Here are 25 Interesting Marketing Tricks Marketers Use on Customers.
1-5 Interesting Marketing Tricks
1. Over the past few years, phone companies are including younger and younger children into their ads, subtly sending a message to parents that it is normal for an eight year old child to have a smartphone.
2. Creating a false sense of urgency. There are two ways this presents itself, either the product is presented as to have a very limited stock, thus the customer must choose to have the product now or never. In the second case, the product is part of a “limited time offer,” again pushing the now or never decision. If the customer walks out the door/changes webpages/whatever equivalent, they might notice that they don’t actually need the product to continue on with their lives, so marketers try to make the consumer feel like they’ll miss out on a great opportunity if they don’t buy then and there.
3. Making you buy something you don’t really need just because you have a 20% off coupon.
4. The “one weird trick” banner ads are incredibly successful because they get people curious enough to click. “12 of the most incredible cats you’ve ever seen! You won’t believe it!” is tantalizing enough to get the average person intrigued, and many multi-million-dollar businesses have sprung up by relying on this one weird trick of human psychology.
5. The Gruen Transfer. It is basically when you enter a shopping center and become confused by the layout, thus forgetting why you are there (what specific purchase you intend to make) and instead become an impulsive buyer.
6-10 Interesting Marketing Tricks
6. Toothpaste and shampoo commercials will show actors and actresses using way more product than needed in an attempt to encourage consumers to burn through a bottle more quickly.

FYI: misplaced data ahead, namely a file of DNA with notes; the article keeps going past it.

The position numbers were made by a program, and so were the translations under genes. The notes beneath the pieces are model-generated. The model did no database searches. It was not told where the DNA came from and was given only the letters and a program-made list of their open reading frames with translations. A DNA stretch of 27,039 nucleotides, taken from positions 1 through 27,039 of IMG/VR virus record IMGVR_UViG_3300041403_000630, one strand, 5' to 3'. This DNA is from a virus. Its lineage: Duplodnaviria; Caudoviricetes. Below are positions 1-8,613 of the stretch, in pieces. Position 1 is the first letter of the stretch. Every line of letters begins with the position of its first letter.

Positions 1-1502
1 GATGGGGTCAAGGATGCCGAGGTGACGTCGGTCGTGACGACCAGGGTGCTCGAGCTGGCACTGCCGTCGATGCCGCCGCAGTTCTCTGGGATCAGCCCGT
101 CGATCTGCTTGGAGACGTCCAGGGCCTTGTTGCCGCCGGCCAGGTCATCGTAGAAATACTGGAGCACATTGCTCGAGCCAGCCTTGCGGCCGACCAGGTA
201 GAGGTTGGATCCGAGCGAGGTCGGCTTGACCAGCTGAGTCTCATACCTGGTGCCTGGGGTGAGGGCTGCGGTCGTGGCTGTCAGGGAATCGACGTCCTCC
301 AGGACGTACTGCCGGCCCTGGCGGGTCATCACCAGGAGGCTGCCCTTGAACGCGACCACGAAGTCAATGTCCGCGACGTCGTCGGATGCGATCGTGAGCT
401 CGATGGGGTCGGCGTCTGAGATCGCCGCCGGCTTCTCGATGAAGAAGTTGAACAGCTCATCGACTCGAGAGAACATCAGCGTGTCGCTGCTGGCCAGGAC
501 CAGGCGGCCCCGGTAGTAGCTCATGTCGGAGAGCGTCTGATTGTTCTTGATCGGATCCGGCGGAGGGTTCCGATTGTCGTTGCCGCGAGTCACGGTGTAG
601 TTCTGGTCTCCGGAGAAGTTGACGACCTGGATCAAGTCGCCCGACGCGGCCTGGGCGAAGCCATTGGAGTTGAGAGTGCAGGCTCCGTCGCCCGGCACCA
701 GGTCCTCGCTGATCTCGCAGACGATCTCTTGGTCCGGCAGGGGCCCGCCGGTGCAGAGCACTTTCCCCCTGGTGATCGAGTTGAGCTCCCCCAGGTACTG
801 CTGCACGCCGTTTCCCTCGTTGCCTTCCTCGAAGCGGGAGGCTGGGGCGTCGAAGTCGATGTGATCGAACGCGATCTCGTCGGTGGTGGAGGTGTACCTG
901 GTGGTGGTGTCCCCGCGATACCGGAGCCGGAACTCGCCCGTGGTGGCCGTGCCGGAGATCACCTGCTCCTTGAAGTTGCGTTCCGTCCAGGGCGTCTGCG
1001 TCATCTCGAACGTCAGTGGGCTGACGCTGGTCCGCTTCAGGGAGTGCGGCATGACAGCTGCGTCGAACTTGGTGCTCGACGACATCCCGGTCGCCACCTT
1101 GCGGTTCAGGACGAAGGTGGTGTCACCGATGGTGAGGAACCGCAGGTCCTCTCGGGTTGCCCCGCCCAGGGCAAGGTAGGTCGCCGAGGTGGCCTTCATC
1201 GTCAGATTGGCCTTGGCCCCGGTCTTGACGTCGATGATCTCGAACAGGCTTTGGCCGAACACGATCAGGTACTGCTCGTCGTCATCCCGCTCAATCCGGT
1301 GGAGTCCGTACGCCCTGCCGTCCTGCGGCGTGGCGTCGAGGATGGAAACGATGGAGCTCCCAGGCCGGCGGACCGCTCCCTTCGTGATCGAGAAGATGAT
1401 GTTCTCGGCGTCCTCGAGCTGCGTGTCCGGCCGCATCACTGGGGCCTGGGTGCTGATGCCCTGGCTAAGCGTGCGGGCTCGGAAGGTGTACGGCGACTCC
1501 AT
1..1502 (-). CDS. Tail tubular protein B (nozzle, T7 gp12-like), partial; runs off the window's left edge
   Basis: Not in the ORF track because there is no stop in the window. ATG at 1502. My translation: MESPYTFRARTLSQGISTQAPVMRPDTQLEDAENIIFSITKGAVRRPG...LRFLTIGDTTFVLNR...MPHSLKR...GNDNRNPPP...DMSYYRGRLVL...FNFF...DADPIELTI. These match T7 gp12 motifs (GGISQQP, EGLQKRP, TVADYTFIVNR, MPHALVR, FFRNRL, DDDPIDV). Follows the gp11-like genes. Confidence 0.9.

7. Most menus in “nicer” restaurants will have a really expensive option. This isn’t actually aimed at getting people to buy that product, but to make people think that everything else looks cheaper.
8. Product placement on television and movies. It’s not always subtle but even if you’re aware of what’s going on, you’re thinking about the product and brand. Similarly, bad commercials are sometimes intended to be bad.
9. Buy X, Get X Free. They know people are drawn to the word free and it makes people buy more than they intended. This allows them to move more product than usual, even though they are making a smaller margin.
10. Customers have to make a decision to buy or not to buy. Getting them to decide to buy is often difficult. So, marketers often present things in such a way so as to have your brain switch that into a decision between two offers. One common trick is when media can be purchased and shipped (such as a CD) vs purchased and downloaded. Some places offer not just the choice between the two delivery methods, but some add a third choice for both combined, at the same exact price as the shipped option. The irrational part of your brain says, “So, I can get this delivered for $15 or delivered and downloaded for the same price? That’s a no brainer, I’ll take the combo” and you’ve just changed the decision from “buy vs not to buy”, to “buy one vs buy the other which is a better deal.”
11. Doubling the price of a product and then giving everybody 50% off discounts.
12. A lot of people think that the point of marketing is to make someone go out and buy the product right then or that you’ll stand in the store and think “I remember Gilette had a really cool commercial… I should buy it.” That’s not the point. The point is that you recognize the name. They want you standing there looking at razors and subconsciously filter out names that are unfamiliar to you. They want their name to make that cut until it’s the least-unfamiliar.